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Advice to Deal with Cracked Heels

Cracks in the skin about the heel is usually both unpleasant and painful. This issue is caused by the thick or dry skin, on and around the edges of the heels. The skin on your feet is frequently more dry and dehydrated in comparison to the skin in other places on the rest of the body probably because there are no sebaceous glands in the thicker epidermis on the bottom of the foot. Due to this, your skin around the heels may possibly lose suppleness and elasticity due to that insufficient moisture. Due to the stresses of being on the feet, that dried-out skin can start to crack and it can result in ugly, painful cracked heels which may sometimes bleed. There are many things which increase the risk for this such as higher loads, increased weight, unsuitable footwear (particularly footwear which are open at the back), inherited genes, unhygienic problems and poor self-care, and dietary inadequacies.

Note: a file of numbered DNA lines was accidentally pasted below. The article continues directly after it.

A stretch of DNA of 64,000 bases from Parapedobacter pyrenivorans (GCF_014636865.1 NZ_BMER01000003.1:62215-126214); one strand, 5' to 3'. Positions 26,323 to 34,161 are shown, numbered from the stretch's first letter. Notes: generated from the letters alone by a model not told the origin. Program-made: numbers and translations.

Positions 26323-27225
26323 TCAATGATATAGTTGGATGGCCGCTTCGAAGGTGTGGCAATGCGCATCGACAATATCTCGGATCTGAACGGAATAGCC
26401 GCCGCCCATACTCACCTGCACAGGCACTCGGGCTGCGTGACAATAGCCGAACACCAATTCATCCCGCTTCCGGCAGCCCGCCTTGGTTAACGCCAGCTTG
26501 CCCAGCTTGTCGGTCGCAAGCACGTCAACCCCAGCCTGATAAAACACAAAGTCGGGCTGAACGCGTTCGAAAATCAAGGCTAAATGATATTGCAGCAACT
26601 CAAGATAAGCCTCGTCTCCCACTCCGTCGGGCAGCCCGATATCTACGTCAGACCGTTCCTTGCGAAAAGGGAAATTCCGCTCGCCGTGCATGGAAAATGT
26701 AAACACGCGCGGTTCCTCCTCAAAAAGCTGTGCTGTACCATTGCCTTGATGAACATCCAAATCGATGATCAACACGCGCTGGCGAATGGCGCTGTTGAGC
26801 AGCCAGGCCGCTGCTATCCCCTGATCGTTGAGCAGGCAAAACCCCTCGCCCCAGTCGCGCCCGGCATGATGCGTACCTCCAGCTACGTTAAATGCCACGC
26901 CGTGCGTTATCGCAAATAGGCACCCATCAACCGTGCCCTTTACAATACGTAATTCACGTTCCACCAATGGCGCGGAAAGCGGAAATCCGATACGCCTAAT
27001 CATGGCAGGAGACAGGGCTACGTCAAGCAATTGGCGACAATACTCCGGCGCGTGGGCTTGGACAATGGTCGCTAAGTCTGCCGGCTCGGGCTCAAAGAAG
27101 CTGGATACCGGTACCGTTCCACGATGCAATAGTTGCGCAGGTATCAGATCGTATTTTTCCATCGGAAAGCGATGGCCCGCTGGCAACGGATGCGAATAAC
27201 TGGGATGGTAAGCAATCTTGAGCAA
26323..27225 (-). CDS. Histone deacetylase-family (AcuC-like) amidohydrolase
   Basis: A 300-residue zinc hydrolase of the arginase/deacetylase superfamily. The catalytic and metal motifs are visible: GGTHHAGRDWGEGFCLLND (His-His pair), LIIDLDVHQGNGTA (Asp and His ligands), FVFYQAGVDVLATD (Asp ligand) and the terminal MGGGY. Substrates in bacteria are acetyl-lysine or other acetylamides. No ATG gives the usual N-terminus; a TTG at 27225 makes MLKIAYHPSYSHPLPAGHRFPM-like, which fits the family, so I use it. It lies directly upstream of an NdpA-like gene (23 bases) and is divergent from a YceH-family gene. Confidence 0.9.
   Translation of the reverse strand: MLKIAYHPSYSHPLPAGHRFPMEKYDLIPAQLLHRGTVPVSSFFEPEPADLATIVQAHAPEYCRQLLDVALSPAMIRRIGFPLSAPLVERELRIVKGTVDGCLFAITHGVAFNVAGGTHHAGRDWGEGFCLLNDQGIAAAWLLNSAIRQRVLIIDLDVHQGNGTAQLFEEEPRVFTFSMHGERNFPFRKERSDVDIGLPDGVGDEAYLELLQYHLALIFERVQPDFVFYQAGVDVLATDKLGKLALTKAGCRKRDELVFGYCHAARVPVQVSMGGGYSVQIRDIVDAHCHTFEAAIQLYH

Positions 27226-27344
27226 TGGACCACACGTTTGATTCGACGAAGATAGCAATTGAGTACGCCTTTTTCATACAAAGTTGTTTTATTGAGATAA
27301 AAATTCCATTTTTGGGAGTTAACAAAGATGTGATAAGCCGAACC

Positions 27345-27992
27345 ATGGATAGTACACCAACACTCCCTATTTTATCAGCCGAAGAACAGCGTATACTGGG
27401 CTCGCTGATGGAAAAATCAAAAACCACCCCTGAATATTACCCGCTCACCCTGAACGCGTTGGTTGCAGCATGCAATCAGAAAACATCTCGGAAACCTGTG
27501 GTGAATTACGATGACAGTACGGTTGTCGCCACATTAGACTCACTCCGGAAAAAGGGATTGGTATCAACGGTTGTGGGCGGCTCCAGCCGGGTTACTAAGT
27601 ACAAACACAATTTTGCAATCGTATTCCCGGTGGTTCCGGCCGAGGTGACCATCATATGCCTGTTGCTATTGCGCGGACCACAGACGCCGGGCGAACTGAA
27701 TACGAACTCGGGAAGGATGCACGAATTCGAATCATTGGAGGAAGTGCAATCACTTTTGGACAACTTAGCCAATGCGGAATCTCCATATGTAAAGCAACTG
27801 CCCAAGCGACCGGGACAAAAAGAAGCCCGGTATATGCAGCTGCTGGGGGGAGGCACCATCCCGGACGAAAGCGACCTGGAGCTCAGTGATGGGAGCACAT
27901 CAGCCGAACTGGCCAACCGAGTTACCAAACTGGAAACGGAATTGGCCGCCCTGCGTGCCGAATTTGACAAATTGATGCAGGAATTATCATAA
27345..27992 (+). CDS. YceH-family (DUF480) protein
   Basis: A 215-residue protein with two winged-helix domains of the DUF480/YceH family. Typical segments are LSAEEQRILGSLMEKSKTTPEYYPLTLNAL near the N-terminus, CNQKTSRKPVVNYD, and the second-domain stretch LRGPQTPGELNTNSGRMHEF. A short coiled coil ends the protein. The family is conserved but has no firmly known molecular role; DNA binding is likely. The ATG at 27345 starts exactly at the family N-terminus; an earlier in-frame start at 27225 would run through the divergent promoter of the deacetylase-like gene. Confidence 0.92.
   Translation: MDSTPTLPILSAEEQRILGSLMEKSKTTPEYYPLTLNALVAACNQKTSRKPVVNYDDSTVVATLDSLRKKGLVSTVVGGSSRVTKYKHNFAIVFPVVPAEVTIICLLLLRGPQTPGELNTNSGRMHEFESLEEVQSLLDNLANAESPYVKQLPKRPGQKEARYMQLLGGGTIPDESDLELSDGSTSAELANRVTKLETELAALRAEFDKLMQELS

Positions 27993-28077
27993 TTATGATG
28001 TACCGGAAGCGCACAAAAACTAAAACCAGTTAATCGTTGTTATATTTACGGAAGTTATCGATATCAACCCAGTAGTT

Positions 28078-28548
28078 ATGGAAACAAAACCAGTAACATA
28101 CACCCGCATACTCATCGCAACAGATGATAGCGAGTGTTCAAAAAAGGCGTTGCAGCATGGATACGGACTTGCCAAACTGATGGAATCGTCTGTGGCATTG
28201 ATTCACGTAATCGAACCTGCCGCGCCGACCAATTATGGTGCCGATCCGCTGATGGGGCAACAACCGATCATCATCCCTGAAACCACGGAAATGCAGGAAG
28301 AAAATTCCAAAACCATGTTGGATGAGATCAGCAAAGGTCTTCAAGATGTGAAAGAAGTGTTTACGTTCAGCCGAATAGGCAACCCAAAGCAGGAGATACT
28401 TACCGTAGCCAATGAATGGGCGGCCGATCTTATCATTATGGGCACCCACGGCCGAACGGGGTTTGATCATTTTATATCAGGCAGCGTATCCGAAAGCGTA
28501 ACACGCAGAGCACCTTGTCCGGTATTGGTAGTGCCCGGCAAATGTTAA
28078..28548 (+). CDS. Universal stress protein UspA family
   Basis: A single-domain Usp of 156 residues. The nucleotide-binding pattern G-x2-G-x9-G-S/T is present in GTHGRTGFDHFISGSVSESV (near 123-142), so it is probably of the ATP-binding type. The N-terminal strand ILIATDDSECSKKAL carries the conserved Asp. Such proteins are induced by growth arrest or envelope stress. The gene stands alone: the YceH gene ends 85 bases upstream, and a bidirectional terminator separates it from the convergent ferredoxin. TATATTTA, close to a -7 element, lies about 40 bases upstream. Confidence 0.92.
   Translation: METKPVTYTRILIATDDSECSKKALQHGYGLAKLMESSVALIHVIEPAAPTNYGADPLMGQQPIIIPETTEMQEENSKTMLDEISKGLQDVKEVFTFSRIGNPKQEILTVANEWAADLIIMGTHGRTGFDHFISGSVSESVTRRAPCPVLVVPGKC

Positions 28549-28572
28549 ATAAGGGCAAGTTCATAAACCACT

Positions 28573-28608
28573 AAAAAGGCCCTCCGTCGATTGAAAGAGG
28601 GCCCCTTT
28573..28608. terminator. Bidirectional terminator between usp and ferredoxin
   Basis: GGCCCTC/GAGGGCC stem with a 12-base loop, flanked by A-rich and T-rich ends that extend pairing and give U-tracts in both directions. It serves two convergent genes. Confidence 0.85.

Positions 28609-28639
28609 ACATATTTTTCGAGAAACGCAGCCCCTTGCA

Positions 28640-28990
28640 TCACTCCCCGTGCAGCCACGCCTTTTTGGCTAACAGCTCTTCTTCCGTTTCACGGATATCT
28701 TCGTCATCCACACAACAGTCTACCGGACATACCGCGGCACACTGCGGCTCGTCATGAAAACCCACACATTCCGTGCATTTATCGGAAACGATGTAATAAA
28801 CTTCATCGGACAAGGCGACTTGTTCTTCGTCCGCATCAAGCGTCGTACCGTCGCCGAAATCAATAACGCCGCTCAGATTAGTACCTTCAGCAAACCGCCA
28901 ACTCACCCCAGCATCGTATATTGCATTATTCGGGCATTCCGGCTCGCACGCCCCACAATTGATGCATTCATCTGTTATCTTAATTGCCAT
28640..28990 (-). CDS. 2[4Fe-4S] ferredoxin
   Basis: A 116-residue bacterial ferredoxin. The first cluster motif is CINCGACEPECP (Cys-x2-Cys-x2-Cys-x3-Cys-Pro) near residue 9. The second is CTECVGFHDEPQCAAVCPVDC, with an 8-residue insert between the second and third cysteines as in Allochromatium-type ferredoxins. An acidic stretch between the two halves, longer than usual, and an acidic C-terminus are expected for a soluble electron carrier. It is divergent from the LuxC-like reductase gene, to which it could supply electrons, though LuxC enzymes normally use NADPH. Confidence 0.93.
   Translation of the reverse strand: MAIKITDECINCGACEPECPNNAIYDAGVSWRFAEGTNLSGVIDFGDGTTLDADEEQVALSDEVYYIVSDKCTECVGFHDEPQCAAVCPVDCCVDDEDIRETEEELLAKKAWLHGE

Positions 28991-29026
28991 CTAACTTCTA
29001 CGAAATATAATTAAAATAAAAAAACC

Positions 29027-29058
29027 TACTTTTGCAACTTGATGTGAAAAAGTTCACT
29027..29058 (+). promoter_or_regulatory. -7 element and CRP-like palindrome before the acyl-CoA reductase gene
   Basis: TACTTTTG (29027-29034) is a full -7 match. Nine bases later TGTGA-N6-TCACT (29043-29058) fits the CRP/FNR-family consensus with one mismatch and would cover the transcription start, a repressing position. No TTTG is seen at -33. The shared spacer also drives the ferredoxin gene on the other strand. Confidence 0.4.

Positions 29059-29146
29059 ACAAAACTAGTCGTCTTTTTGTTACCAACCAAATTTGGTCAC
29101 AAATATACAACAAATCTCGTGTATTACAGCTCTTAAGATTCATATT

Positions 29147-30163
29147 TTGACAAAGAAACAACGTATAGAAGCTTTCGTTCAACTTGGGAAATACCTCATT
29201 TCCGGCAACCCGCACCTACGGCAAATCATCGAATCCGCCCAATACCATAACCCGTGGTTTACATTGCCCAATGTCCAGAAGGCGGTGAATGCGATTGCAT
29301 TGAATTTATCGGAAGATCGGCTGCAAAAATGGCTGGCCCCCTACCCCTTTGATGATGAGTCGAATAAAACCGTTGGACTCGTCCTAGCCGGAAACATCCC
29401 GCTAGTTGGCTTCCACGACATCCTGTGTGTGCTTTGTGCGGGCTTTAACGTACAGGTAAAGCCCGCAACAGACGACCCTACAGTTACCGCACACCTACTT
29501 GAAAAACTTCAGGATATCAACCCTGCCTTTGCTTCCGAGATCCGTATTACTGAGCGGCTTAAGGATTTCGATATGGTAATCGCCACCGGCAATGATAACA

To prevent cracked heels, always attempt to wear properly fitted enclosed footwear which allow the feet to breathe and steer clear of shoes that are open at the back. It is important to remain well hydrated by consuming at least two litres of water per day because that will help. Exfoliate your skin regularly and moisturise every day with a decent cream. If it is more severe, this probably should be done twice daily in the beginning. There are a few suggestions that omega-3 and zinc supplements can help you (but they really do need to be used with the other treatment options and not on there own). It would also help to stay away from excessive exposure of the foot to water or moist conditions. It is necessary that you rinse your feet with tepid to warm water instead of hot water. If these types of methods tend not to help, then see a expert podiatrist. They will remove the thicker callused skin and provide further suggestions about how you can self treat.